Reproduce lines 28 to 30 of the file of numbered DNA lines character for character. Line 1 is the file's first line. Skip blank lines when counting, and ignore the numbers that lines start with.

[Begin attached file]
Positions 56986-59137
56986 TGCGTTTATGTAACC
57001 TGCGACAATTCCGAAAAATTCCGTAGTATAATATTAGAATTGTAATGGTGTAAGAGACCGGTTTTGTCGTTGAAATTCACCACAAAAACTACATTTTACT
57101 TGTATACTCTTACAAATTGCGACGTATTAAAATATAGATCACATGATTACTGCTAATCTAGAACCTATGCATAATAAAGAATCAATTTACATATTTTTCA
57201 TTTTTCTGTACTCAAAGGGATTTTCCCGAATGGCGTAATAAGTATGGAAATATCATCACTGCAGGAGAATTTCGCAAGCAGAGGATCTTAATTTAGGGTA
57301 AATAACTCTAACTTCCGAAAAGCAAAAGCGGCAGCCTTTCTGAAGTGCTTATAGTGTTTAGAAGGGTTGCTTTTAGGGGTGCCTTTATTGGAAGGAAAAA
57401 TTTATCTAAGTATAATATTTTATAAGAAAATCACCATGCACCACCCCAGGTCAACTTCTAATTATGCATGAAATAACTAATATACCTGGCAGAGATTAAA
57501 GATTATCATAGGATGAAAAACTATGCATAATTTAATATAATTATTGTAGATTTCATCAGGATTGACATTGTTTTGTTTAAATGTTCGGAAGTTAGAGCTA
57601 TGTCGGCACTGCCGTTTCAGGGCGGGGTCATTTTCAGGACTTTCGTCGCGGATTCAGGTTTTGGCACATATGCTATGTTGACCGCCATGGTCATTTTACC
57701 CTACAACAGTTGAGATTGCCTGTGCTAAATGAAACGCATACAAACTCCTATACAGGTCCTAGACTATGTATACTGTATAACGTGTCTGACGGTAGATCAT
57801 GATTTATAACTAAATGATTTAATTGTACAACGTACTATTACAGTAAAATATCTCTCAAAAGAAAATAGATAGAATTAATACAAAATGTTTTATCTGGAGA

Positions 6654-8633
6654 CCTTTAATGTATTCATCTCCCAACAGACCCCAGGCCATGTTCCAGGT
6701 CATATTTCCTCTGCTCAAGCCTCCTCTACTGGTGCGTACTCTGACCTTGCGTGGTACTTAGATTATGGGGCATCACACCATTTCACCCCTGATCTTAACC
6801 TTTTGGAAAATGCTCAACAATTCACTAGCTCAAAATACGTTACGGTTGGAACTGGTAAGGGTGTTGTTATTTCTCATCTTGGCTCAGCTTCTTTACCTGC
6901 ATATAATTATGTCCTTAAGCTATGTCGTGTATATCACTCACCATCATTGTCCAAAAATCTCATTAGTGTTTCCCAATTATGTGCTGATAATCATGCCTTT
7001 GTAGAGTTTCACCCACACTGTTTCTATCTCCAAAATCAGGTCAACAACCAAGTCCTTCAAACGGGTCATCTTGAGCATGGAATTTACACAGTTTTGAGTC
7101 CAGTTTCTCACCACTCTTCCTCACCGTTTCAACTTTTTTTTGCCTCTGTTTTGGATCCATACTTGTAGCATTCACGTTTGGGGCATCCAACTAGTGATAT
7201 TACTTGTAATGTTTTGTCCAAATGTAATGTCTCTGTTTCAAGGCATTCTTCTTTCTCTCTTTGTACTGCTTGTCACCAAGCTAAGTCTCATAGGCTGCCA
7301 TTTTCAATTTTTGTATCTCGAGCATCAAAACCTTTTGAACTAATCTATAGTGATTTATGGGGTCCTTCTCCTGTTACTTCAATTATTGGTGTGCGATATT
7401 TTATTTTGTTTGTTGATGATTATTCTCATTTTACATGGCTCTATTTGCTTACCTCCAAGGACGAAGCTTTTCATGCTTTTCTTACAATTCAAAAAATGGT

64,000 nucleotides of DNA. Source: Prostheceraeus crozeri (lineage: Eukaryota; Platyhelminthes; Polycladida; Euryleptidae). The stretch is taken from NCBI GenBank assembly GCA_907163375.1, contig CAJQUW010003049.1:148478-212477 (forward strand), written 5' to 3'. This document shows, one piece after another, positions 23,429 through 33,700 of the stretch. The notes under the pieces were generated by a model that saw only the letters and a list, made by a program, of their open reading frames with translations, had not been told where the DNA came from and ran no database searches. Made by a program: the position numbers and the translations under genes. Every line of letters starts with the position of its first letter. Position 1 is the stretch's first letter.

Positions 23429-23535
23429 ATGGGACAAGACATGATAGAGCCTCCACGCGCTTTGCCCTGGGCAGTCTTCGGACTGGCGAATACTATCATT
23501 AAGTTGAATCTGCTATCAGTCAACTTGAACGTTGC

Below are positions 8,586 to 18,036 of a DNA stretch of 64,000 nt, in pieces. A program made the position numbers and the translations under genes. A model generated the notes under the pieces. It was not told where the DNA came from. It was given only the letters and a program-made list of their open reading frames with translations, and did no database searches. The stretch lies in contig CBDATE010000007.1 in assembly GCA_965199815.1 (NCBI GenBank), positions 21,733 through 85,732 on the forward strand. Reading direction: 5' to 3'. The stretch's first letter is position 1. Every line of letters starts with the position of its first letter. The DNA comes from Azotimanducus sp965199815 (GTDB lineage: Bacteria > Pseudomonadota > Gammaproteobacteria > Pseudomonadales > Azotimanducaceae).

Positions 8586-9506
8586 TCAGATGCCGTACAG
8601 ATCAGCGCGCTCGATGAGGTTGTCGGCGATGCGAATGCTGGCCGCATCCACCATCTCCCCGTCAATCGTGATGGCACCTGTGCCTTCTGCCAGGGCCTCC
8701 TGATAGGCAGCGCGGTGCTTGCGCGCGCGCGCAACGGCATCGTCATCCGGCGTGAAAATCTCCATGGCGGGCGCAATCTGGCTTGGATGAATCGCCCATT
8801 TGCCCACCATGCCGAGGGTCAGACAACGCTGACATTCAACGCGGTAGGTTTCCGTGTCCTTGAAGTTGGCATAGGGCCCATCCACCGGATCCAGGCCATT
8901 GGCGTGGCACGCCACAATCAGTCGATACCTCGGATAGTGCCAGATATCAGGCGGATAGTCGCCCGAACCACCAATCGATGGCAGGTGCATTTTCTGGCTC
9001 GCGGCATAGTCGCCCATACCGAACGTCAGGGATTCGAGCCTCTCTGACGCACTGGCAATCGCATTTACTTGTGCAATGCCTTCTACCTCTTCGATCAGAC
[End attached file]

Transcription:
8586 TCAGATGCCGTACAG
8601 ATCAGCGCGCTCGATGAGGTTGTCGGCGATGCGAATGCTGGCCGCATCCACCATCTCCCCGTCAATCGTGATGGCACCTGTGCCTTCTGCCAGGGCCTCC
8701 TGATAGGCAGCGCGGTGCTTGCGCGCGCGCGCAACGGCATCGTCATCCGGCGTGAAAATCTCCATGGCGGGCGCAATCTGGCTTGGATGAATCGCCCATT